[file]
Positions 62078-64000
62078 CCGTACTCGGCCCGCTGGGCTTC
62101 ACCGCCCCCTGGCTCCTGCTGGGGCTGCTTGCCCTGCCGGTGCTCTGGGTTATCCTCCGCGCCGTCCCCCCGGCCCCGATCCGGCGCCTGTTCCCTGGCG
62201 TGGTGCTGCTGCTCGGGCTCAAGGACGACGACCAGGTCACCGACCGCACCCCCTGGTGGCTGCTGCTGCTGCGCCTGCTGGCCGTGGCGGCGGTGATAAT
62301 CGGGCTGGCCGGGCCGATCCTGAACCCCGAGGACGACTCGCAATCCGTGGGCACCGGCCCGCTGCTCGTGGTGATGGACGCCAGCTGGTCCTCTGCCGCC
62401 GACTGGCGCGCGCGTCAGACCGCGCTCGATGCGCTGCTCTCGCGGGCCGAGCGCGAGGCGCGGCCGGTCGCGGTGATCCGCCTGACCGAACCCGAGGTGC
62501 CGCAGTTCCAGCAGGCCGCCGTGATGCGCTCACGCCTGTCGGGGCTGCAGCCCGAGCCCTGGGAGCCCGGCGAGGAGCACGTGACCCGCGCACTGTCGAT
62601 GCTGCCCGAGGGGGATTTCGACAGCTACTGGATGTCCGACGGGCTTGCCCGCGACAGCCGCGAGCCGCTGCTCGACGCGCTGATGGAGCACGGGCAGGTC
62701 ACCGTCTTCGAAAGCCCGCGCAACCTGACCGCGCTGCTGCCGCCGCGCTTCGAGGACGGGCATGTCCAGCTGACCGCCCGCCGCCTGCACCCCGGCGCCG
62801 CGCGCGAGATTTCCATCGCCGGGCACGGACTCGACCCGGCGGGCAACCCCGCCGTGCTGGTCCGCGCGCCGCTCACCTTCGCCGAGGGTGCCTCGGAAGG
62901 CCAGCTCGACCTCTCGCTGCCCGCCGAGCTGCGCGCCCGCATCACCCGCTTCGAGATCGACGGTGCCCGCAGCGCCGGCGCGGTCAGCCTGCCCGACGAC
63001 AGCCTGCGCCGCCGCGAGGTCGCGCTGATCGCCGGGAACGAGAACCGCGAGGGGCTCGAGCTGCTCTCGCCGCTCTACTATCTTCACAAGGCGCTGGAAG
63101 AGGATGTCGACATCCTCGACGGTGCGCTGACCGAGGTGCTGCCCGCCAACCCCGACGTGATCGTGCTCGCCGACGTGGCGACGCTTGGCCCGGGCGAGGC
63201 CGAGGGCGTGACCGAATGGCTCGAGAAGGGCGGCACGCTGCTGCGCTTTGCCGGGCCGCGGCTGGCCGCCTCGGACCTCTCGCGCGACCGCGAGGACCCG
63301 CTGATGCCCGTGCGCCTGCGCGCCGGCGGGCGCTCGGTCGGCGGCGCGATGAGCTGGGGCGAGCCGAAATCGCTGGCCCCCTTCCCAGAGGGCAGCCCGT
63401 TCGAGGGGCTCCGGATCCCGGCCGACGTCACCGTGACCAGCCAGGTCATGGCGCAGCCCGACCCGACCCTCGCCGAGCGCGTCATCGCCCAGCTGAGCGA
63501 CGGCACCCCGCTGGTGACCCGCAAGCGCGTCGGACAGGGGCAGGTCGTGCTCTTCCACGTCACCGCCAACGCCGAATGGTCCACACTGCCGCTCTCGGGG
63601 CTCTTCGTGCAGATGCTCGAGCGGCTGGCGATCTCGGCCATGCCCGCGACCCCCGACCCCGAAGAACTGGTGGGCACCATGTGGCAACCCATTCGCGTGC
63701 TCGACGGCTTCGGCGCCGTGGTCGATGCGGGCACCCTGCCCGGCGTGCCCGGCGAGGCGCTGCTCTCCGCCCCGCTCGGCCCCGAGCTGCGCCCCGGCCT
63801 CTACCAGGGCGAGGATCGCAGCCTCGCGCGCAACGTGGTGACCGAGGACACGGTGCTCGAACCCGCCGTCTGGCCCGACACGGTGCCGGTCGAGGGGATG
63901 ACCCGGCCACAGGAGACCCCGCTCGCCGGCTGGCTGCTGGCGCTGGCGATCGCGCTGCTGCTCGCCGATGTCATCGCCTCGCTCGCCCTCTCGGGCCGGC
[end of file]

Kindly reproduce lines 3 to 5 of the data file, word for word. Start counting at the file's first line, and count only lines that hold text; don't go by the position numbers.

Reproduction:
62101 ACCGCCCCCTGGCTCCTGCTGGGGCTGCTTGCCCTGCCGGTGCTCTGGGTTATCCTCCGCGCCGTCCCCCCGGCCCCGATCCGGCGCCTGTTCCCTGGCG
62201 TGGTGCTGCTGCTCGGGCTCAAGGACGACGACCAGGTCACCGACCGCACCCCCTGGTGGCTGCTGCTGCTGCGCCTGCTGGCCGTGGCGGCGGTGATAAT
62301 CGGGCTGGCCGGGCCGATCCTGAACCCCGAGGACGACTCGCAATCCGTGGGCACCGGCCCGCTGCTCGTGGTGATGGACGCCAGCTGGTCCTCTGCCGCC